Senior Vice President of Public Policy for ATA and Executive Director of ATA Action, Kyle Zebley, provided the organization's primary objective by stating, "The ATA and ATA Action's top priority is to make permanent all of the Medicare telehealth flexibilities implemented during the COVID-19 public health emergency (PHE), which are set to expire by year-end,"
The release provided insights into how Congress can create a comprehensive and permanent telehealth reform. Here are a few that stood out to us.
Make Telehealth Flexibilities Enacted During the PHE Permanent
During the COVID-19 pandemic, the Public Health Emergency (PHE) provided numerous telehealth services to prevent the spread of the virus. To continue these flexibilities, the ATA suggests removing Section 1834(m) of the Social Security Act, which restricts the delivery of telehealth services to specific locations. In addition to eliminating these geographic site restrictions, the ATA wants to expand the amount of eligible Medicare providers. This would include care such as physical, speech-language, and occupational therapy.
Other recommendations made by the ATA include:
Guarantee the ongoing provision of telehealth services by approximately 1,400 Federally Qualified Health Centers (FQHCs) and 4,300 Rural Health Clinics (RHCs), ensuring they receive equitable compensation.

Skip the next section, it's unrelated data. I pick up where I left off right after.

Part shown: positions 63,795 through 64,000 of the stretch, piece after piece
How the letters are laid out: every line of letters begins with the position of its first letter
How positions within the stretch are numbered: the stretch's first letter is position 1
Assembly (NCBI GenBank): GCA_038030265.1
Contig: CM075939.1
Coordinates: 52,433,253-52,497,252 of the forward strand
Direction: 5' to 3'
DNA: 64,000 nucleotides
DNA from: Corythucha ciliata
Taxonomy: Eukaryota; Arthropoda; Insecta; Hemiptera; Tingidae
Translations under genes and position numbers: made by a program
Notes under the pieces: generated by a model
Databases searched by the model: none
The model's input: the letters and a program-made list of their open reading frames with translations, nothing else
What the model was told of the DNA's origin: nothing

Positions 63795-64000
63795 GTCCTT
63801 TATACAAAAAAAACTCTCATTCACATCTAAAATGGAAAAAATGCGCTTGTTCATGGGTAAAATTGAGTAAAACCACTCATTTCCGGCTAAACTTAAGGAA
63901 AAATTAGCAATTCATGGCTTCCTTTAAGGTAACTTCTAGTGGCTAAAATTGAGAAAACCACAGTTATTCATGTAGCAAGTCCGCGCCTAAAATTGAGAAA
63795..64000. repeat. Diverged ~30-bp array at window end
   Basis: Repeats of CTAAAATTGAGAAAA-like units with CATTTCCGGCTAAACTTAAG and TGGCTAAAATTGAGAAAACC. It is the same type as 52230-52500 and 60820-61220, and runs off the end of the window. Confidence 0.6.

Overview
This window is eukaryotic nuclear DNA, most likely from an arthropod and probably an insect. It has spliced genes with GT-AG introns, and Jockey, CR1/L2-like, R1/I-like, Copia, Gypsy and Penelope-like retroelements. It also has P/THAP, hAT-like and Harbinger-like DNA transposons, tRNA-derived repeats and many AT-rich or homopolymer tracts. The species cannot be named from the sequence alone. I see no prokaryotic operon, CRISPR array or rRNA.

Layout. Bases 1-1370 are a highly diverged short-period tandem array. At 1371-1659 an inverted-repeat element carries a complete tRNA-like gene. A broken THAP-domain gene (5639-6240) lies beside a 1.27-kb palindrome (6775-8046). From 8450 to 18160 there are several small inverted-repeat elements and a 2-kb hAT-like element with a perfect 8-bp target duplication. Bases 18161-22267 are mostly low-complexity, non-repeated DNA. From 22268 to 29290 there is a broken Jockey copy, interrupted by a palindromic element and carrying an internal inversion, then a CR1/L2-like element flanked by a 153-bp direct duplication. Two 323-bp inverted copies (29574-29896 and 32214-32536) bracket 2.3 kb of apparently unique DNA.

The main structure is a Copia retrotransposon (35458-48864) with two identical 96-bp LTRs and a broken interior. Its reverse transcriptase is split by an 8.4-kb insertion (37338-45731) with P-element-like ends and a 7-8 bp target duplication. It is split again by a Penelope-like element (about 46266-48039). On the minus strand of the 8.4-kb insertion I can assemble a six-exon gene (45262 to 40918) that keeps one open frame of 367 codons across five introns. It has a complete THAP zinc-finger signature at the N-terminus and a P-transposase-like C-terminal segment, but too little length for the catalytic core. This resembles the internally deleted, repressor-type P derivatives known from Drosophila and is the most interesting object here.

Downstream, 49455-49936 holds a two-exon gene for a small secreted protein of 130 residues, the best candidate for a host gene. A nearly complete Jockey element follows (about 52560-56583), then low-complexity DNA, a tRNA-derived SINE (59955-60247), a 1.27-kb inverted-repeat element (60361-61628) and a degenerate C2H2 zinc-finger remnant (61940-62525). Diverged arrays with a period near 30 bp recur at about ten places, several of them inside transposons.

Provide audio-only coverage permanently.
Pass the Telemental Health Care Access Act (R. 3432), eliminating the mandated in-person requirement for telemental health services.
Affordability For All Patients
To ensure affordable telehealth services for the financially insured, the ATA suggests that Congress pass the Telehealth Expansion Act (H.R. 1843) to extend the exemption of telehealth services permanently. This would allow over 32 million patients nationwide with high-deductible plans to continue using these mobile services. Furthermore, the ATA believes the option of providing telehealth services for part-time or contracted workers is to either extend the flexibilities granted by the PHE for an additional three years or pass the Telehealth Benefit Expansion for Workers Act of 2023, which would provide telehealth services as an ultimate benefit.
Eliminate In-Person Requirements for Remote Prescription
In response to telehealth services, the Drug Enforcement Administration (DEA) enacted a regulatory solution for telemedicine by requiring patients to make in-person appointments to gain prescriptions for controlled substances. To remove this requirement, the ATA advocates that Congress support the Telehealth Response to E-Prescribing Addiction Therapy Services (TREATS) Act, which would permanently eliminate any in-person requirements for the prescription of controlled substances.
While the TREATS Act marks substantial progress, it falls short of comprehensively tackling the more significant problem of access for vulnerable and underserved populations requiring controlled substances for various clinical conditions. This emphasizes Congress's need to continue urging the DEA to develop a comprehensive and feasible regulatory framework for virtual prescription.
ATA Reveal Wrapped-Up
While the future of telehealth remains undetermined, the ATA fights for the prominence of these crucial services. Whether it's providing patients with the right digital platform or securing their access to mobile solutions, the fight for telehealth services presses on.